Make ‘Game Changer’ Ideas Work for You
I knew health care reform would be a great topic for this column, but I didn’t expect it to be so daunting. With all the conflicting information available from so many sources, and many of the facts in flux, it’s no wonder this subject is a constant source of debate.
Google “Nick Kremydas,” CEO of the South Carolina Association of REALTORS®, and you’ll find links to his Facebook page, his LinkedIn profile, and his Twitter feeds (he has 2,287 followers and counting.). Then there are his YouTube videos, Ustream clips of his weekly appearances on South Carolina REALTORS®-TV, not to mention his member profiles on sites to which he contributes (including Inman News and RealTown.com). Clearly, Kremydas is not afraid of technology.
No matter where you live, you can help your members attract the growing international buyer audience. Skeptical? Just hear me out.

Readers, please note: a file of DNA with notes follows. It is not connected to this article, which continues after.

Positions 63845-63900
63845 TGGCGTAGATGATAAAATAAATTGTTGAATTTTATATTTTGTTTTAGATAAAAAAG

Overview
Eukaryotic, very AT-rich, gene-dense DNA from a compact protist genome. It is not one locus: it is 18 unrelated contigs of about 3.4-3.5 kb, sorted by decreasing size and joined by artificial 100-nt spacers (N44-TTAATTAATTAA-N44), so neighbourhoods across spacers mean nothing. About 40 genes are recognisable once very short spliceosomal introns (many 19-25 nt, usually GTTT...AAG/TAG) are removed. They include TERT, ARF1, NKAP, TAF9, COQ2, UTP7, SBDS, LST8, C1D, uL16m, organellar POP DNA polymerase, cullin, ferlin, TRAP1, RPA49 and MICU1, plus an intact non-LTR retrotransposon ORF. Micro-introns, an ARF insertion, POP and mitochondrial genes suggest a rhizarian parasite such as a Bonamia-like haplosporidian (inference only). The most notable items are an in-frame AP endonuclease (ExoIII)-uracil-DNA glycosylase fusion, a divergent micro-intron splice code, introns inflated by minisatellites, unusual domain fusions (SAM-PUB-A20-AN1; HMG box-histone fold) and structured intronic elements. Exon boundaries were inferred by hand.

At a time when domestic buyers are hesitant, foreign buyers are eager. Last year, roughly $66 billion of U.S. real estate was sold to immigrants and buyers residing primarily outside the United States. NAR is working to ensure that your members are aware of these opportunities and equipped to successfully reach out to global and multicultural buyer groups in their areas.
If you attended the AE Institute in Dallas earlier this year, you learned plenty about today’s challenges in the industry, along with some solutions from AEs and others. I took the opportunity to survey AEs I encountered in the halls, on the elevator, and seated next to me at lunch with one vital question:
What’s your main challenge today and what are you doing about it?
Here’s what they had to say:
As technology plays an ever-increasing role in our lives and in businesses, CEOs are expected to navigate the virtual business world as expertly as they navigate the physical one. But make no mistake: The CEO should not be the CIO (chief information officer).
The extent to which an executive is involved with the technology side of a business varies depending on the industry, but one fact remains true across all industries: The CEO is there to run the business, not the Twitter account.